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Old 08-28-2013, 10:32 AM   #1
PizzaHog OP
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10 Common Motorcycle Accidents

An excellent article, with fancy-pants multi-country videos:

http://rideapart.com/2013/08/10-comm...to-avoid-them/

Excerpt:
Riding a motorcycle is dangerous. Luckily, bikes also give you the best possible tools to avoid crashing — incredibly powerful brakes, obstruction-free vision, excellent handling and very gripy tires. Here’s how to use those tools, and your very own brain, to avoid an accident.
Motorcycle Safety:
Want to reduce your odds of dying in a crash? Get educated. New riders should complete a basic rider course from the MSF or similar while advanced tuition is available at race tracks. It can be cheaper than you fear.



Safety gear doesn’t just help prevent injury in a crash, but can make riding more comfortable, put you in better control of your bike and help you be seen by other drivers. Bright colors on your helmet and jacket/suit will help car drivers see you, potentially avoiding some of the common accidents detailed below.

Might be 205, but it bears repeating...


PH
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Old 08-28-2013, 11:05 AM   #2
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Quote:
Originally Posted by PizzaHog View Post

Safety gear doesn’t just help prevent injury in a crash, but can make riding more comfortable, put you in better control of your bike and help you be seen by other drivers.
True and I'd like to add another advantage.


Mindset


There's nothing more dangerous, to me, than hopping on a bike "nonchalantly", unfocused, in a hurry.

You know what I mean, "I'm just going few blocks away", "It won't take long, I'm just going to buy a pack of cigarettes and I'm back anyway", "I don't have time to gear up", etc.

By doing this, your mind is not properly set for riding and that's when accidents happen.


By ATGATTing (or at least MOSTGATT), I tend to put myself in the right mindset for riding. It helps me to step back, put my mind to the task and be ready for the "battle". I guess it's like a goaltender putting is gear or a knight his armor or something.



Be careful to not switch to the dark side where the gear makes you feel indestructible though.
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Old 08-28-2013, 11:22 AM   #3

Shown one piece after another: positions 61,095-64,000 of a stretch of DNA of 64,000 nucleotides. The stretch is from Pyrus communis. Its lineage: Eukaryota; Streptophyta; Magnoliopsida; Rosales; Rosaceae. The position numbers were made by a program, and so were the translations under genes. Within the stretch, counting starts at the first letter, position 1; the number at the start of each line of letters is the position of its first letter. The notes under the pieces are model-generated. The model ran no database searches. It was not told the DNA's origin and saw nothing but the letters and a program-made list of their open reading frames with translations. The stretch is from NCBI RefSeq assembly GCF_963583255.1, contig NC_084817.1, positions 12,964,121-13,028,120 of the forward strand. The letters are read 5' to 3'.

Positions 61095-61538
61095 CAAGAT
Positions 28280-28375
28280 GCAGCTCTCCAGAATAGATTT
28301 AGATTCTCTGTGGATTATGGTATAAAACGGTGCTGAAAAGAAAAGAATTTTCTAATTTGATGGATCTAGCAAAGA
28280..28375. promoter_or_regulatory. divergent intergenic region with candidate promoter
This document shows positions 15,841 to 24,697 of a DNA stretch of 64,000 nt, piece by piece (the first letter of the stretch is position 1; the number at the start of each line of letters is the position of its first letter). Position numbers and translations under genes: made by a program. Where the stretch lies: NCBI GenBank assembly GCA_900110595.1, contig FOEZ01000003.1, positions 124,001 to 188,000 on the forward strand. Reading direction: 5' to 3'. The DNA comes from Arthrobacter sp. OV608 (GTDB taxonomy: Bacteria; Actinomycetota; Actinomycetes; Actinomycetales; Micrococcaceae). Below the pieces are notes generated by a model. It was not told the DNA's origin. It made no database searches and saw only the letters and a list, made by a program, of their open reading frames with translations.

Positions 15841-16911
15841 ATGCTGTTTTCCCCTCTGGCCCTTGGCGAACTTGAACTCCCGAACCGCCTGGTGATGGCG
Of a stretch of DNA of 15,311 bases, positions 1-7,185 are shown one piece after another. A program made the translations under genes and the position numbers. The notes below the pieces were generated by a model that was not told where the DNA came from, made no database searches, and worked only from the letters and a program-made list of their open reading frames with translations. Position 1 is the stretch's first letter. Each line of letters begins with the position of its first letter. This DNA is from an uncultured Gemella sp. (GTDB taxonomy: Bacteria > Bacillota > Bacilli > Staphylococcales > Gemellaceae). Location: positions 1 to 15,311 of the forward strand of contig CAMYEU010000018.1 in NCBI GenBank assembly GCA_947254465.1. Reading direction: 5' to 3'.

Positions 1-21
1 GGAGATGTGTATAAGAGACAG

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It's why why a lot of accidents happen close to home, people just jumping on the bike (or in the car for that matter) to run an errand, get some cigarettes etc. Not too worried about the proper gear (what could possibly happen, they're only going to be out for a few minutes). When going on longer trips people tend to prepare better, have the proper mindset, concentrate on the actual trip and, dress up properly.
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Old 08-28-2013, 11:42 AM   #4
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Excellent article ... except for one thing........#10
The list seems to be in the order of importance, so it should be #1.
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Old 08-28-2013, 11:49 AM   #5
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A reminder never hurts
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Old 08-28-2013, 12:41 PM   #6
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Quote:
Originally Posted by 950trailrider View Post
It's why why a lot of accidents happen close to home, people just jumping on the bike (or in the car for that matter) to run an errand, get some cigarettes etc. Not too worried about the proper gear (what could possibly happen, they're only going to be out for a few minutes). When going on longer trips people tend to prepare better, have the proper mindset, concentrate on the actual trip and, dress up properly.
No...
You might think that is why but it's simply because most of our trips are in the general vicinity of our homes...

It would be pretty strange for most accidents to happen 1,000 miles away when you only go 1,000 miles away once a year. Of course then there would be threads here from all the do-gooders telling us how dangerous it is to take a vacation.

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Old 08-28-2013, 12:52 PM   #7
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Originally Posted by SgtDuster View Post
True and I'd like to add another advantage.


Mindset


There's nothing more dangerous, to me, than hopping on a bike "nonchalantly", unfocused, in a hurry.

You know what I means, "I'm just going few blocks away", "It won't take long, I'm just going to buy a pack of cigarettes and I'm back anyway", "I don't have time to gear up", etc.

By doing this, your mind is not properly set for riding and that's when accidents happen.